A chorus in my head starts whispering: Jupiter Yambem, an ex-student of NorthPointSchool, Darjeeling, died in Windows on the World, a restaurant at the top of the WTC. He was helping others survive even as the fire consumed him. Nobody died in that restaurant. Only him.
A document pops from nowhere. It says: at the Wackenhut Detention Centre a mass of human beings rot after dubious 9/11 arrests.
Soon another recorded voice says:
I cannot sleep well at night. It tears me apart that on September 11, 1973 the armed forces of Chile overthrew the democratically elected government of Salvador Allende. That La Moneda Presidential palace was in shambles. That Victor Jara never came back. That, Carabineros rule the roost. Between Admiral Merino, General Mendonza and Augusto Pinochet there is an overt exhibition of fascist friendship. And those famous words of Allende: “I am not inclined to being a martyr, but I will not retreat.”
What does memory mean to me? The real, the contradiction, the interplay of life and death or the whole hog? Yes, memory to me is the whole hog. Like Pozzo’s dilemma in Waiting for Godot: The light gleams an instant, then it is night once more.
Memory isn’t a cloudy eyed amnesia drowned in Prozac nights, or a practised religious ritual hoping that the manic-depressive times around us will disappear. Memory is a state of being constant khanabadosh. The state of constant bohemia like the Gujarati poet Akho.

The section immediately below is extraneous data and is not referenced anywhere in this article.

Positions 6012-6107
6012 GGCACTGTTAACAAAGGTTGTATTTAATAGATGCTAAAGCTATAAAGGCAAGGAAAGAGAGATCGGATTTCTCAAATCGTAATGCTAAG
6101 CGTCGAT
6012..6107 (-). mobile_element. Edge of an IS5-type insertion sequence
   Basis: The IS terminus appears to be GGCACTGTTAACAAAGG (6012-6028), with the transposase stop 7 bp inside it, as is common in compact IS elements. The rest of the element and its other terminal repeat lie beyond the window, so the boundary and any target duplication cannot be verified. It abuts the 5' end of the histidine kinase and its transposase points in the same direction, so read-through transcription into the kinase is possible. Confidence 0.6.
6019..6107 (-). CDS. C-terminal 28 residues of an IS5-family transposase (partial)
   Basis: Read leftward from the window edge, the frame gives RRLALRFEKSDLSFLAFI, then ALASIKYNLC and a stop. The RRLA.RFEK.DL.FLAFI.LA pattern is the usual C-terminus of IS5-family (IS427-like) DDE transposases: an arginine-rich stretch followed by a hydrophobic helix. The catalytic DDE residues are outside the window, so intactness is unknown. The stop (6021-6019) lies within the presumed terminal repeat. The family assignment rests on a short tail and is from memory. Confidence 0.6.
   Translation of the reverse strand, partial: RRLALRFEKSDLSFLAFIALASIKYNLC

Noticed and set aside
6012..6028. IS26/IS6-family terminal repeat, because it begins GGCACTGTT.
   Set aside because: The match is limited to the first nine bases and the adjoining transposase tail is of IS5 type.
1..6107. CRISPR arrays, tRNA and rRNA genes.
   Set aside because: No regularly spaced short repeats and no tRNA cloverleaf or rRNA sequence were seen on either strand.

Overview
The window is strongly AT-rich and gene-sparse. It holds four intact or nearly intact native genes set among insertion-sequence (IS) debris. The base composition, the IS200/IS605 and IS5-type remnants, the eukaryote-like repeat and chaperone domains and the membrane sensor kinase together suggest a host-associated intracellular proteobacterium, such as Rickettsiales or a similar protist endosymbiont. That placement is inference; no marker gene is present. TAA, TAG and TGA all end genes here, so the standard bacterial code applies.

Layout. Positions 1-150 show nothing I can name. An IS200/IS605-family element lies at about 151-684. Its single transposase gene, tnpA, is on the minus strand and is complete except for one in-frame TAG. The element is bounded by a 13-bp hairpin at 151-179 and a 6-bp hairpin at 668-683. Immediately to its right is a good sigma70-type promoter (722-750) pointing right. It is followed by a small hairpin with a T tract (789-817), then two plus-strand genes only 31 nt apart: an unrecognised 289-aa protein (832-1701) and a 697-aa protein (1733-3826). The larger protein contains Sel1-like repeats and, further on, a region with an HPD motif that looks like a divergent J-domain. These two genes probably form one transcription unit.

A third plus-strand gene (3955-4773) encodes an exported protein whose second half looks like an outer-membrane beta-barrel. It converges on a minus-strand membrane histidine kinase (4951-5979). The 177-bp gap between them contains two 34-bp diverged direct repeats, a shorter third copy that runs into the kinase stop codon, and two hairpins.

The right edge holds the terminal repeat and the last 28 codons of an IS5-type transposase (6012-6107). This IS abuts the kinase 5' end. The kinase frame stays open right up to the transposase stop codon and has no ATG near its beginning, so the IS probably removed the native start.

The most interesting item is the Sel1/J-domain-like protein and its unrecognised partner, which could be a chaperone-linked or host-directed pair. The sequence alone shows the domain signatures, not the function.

Who’s Akho? For the uninitiated, he’s a mid-17th century Gujarati poet who composed ground breakingchhapas (short six-line verses) that re-defined Bhakti poetry. Legend says that Akho gave up his job as a goldsmith to wander in this wide world when a woman (for whom he reportedly had sisterly affection) betrayed his trust. After wandering he came to Varanasi to find a guru. For a brief period he found one. But tired by the rhetoric and the bunkum, he gave up playing a perfect disciple to an imperfect master. He realised that the only God that manifests is an internal journey with all its imperfections and apparent contradictions. And with his travels, the writing spree began.
There are lines from Salman Rushdie’s collection Imaginary Homelands that haunt me. “What kind of life shall we call ‘ordinary’ here in the late 20th century? What is ‘normal’ in these abnormal days? For many of us, any definition that is quotidian would still include notions of peace and stability. We would, still, perhaps, wish to picture everyday life as rhythmic, based on settled and repeating societal patterns… combat fatigues, automatic rifles, missiles, hostages, hunger, fear become the new building blocks of a new uncomfortable definition of the real?”
I have to fight these real and normal times. Times that keep reminding me of that haunting Geeta Dutt voice (composed by Kanu Roy). She sings: Dil ke dehleez par samaya hai koi… kaun samaya mujhe kya maloom.